Commentary: Can we please have some good news?

Holly Mulcahy, Neoclassical blog on, 6/6/11

It seems that there is an unbearable amount of bad news in the classical music world. I'm tired of hearing my friends and colleagues repeat, in a mantra-like fashion, the doomsdays news of various orchestras' demise and the death of classical music. While so much of it is in fact true and disturbing, there is good news in various forms and sizes out there that is being sidelined for more sensationalized and disturbing news. So I'm starting a list of positive things that I have noticed over the past month, and I hope to add to it over the next few months with help from you. Here's what good I have noticed recently:

  • Nashville built a fantastic concert hall a few years back, and it is being used and enjoyed. This past weekend, the capacity audience erupted as the final notes were still reverberating. [After] five curtain calls, the audience was still chatting about the experience. It was a concert hall project I remember many poo-pooing because it was destined to fail by a few self-proclaimed experts.  It did not and I have since watched the orchestra and the audience thrive.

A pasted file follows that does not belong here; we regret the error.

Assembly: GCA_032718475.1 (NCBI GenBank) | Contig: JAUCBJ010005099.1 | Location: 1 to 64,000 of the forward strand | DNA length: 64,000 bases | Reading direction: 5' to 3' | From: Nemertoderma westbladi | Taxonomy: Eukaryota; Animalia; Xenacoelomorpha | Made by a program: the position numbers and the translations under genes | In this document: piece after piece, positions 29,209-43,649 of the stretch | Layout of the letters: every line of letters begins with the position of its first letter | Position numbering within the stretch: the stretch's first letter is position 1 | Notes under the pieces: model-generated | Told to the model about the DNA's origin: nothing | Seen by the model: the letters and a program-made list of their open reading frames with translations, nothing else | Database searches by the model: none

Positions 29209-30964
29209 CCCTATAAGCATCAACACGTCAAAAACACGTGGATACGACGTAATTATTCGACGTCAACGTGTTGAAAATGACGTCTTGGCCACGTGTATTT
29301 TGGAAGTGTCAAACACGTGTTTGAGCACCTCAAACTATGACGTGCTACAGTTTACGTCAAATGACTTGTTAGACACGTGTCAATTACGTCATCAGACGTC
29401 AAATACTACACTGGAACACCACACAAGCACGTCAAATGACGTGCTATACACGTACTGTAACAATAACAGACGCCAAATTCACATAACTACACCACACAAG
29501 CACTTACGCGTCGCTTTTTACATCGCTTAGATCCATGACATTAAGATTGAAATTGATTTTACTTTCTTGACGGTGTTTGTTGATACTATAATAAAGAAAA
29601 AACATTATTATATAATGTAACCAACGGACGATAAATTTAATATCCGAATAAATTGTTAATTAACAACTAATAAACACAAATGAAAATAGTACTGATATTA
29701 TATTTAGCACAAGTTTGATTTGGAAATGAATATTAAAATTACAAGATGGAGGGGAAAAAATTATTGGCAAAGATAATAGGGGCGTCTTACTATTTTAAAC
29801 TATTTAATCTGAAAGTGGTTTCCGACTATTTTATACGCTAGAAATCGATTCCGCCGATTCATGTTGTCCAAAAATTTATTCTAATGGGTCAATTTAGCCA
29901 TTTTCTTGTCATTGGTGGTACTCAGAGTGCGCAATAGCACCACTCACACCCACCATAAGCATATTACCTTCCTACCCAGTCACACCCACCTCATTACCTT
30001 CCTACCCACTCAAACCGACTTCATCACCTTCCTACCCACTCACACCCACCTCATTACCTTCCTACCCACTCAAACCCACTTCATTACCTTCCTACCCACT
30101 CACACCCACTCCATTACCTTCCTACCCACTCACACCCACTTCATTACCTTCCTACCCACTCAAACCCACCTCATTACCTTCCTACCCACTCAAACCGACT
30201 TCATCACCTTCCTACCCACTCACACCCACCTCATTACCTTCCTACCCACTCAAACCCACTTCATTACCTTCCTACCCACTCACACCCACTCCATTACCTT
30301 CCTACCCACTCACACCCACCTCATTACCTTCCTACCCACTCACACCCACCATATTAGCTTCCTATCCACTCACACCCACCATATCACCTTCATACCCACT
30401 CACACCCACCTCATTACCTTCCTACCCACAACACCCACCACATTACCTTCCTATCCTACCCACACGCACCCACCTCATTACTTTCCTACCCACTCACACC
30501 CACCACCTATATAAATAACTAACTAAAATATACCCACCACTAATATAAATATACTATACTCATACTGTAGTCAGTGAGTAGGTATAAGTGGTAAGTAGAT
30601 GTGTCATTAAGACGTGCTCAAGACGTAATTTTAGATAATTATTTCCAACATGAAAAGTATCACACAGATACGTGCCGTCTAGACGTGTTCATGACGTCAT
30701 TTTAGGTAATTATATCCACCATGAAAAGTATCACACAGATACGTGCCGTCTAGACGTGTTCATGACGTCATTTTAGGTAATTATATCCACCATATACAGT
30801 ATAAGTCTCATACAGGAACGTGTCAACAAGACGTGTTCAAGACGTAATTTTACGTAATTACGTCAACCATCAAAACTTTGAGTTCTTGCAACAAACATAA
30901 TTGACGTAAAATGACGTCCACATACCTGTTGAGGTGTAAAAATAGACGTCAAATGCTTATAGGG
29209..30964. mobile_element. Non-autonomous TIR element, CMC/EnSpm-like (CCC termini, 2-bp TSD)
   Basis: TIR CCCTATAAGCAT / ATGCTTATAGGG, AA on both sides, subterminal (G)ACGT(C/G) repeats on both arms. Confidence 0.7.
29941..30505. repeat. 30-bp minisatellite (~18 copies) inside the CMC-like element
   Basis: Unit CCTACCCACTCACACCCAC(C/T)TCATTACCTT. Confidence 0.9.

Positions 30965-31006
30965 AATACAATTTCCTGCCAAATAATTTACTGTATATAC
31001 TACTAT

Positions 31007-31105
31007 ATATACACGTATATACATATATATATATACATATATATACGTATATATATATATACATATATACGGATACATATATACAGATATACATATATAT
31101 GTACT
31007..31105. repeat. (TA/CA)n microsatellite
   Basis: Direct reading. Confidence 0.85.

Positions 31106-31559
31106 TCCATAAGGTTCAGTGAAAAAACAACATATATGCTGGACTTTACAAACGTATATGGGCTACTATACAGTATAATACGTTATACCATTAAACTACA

• I came across a young woman last week who works as a school secretary. She said, "I love going to the symphony concerts, I try to go to both concerts our symphony offers in a week so I can hear the music twice and learn better how to enjoy a program on the second hearing."
  • Florida Orchestra is starting a cultural exchange with Cuba.  Awesome! Spread the music, share the cultures; create a bridge in economies, politics, and beliefs.